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|Comment:||Initial README for the project|
|Downloads:||Tarball | ZIP archive | SQL archive|
|Timelines:||family | ancestors | descendants | both | master | trunk|
|Files:||files | file ages | folders|
|User & Date:||email@example.com 2017-05-12 16:19:23|
|16:19||Initial bringup completed check-in: b715809753 user: firstname.lastname@example.org tags: master, trunk|
|16:19||Initial README for the project check-in: 8e43c0e365 user: email@example.com tags: master, trunk|
|17:07||Initial commit, DNS server framework check-in: e2a053c2e7 user: firstname.lastname@example.org tags: master, trunk|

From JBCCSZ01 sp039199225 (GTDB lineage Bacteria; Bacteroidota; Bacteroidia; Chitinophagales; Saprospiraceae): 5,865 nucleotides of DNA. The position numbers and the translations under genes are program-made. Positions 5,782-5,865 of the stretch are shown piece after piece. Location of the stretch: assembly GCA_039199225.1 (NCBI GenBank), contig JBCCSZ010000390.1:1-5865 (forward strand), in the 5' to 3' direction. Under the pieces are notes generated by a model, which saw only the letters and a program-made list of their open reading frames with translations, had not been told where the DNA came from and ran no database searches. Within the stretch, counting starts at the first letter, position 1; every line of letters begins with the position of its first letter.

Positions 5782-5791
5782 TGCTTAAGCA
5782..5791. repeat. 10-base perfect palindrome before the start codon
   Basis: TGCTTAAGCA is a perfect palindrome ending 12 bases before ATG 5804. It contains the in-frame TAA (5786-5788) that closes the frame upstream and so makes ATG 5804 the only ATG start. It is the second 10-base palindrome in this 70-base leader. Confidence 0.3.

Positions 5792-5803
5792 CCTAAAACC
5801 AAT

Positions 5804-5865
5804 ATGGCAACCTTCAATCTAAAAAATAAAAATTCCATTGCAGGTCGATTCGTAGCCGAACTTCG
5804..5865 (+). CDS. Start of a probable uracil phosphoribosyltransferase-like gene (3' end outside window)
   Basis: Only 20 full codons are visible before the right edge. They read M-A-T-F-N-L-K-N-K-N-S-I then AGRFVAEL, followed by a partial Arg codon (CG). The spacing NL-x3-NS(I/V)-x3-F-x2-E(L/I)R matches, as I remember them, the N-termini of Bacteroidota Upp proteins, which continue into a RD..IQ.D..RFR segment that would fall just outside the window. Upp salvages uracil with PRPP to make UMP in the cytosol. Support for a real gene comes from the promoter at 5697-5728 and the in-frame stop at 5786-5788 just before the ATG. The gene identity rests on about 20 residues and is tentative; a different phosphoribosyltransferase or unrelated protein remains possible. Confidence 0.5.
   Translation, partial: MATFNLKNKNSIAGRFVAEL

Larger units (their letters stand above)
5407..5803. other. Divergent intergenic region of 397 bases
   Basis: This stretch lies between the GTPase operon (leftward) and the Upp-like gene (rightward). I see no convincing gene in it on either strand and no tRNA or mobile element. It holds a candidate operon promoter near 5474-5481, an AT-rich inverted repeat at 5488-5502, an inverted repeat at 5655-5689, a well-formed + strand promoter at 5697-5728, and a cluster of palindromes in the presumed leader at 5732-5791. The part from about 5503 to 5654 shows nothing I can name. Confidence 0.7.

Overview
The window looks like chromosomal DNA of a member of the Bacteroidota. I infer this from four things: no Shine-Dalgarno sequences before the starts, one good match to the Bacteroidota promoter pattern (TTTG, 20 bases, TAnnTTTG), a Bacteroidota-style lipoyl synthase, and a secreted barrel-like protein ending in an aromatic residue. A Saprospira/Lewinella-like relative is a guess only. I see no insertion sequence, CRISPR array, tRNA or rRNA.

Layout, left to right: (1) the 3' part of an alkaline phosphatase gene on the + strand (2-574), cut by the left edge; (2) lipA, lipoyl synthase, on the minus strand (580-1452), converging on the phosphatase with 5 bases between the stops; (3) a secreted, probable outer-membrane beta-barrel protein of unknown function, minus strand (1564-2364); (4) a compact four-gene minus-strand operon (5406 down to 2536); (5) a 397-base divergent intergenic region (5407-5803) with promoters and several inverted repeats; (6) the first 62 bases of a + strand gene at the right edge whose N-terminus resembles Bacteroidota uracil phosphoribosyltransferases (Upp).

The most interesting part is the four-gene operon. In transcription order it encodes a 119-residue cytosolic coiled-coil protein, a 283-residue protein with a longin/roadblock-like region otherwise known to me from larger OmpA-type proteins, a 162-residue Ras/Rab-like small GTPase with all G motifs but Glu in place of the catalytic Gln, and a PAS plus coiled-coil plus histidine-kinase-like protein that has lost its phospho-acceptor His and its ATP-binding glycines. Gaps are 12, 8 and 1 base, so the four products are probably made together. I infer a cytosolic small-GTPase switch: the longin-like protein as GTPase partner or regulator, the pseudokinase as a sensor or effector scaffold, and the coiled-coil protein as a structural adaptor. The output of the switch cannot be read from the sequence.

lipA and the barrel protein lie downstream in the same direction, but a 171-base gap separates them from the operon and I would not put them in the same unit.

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This is a Dynamic DNS setup, appropriate for a small/personal solution. It uses the Python library "dnslib", a copy of which is in a directory of that name. The server is a Python script which listens to two UDP ports: one for dynamic DNS updates, one as a DNS server. The client is also a Python script; it periodically sends a UDP packet (which is cryptographically signed) to the server. The server uses the packet's source as the current IP address, and if it has changed (with the update from a source which has correctly signed this update), notes the new IP address. The other server port is a simple DNS server. It is intended to be used as a sub-zone of your main domain, and answers A requests with the current IP address of any registered host. In your main zone you want to define both the serving host (it requires its own IP address; NS records do not specify a port, alas): $ORIGIN example.com. ns3 IN A a.b.c.d and then you need to delegate your dynamic DNS sub-domain: dyn IN NS ns3.example.com. Now the host at a.b.c.d receives DNS questions about hosts under dyn.example.com ("joe.dyn.example.com", "home.dyn.example.com", etc.). Hosts are managed by a simple file mapping host name to pre-shared key. Nonces are used, but are not saved on disk; the security here is intended to be enough to deflect casual vandalism, not to hold off a nation-state. Similarly, host state is not saved to disk; if the host is not sending an update, presumably it's offline, so why bother giving its old IP address? The hosts supported are tabulated in etc/hosts, with a format: <host> <pass> Continuing example.com above, the line: joe xyz would let the client update joe.dyn.example.com if it knows the pre-shared key "xyz".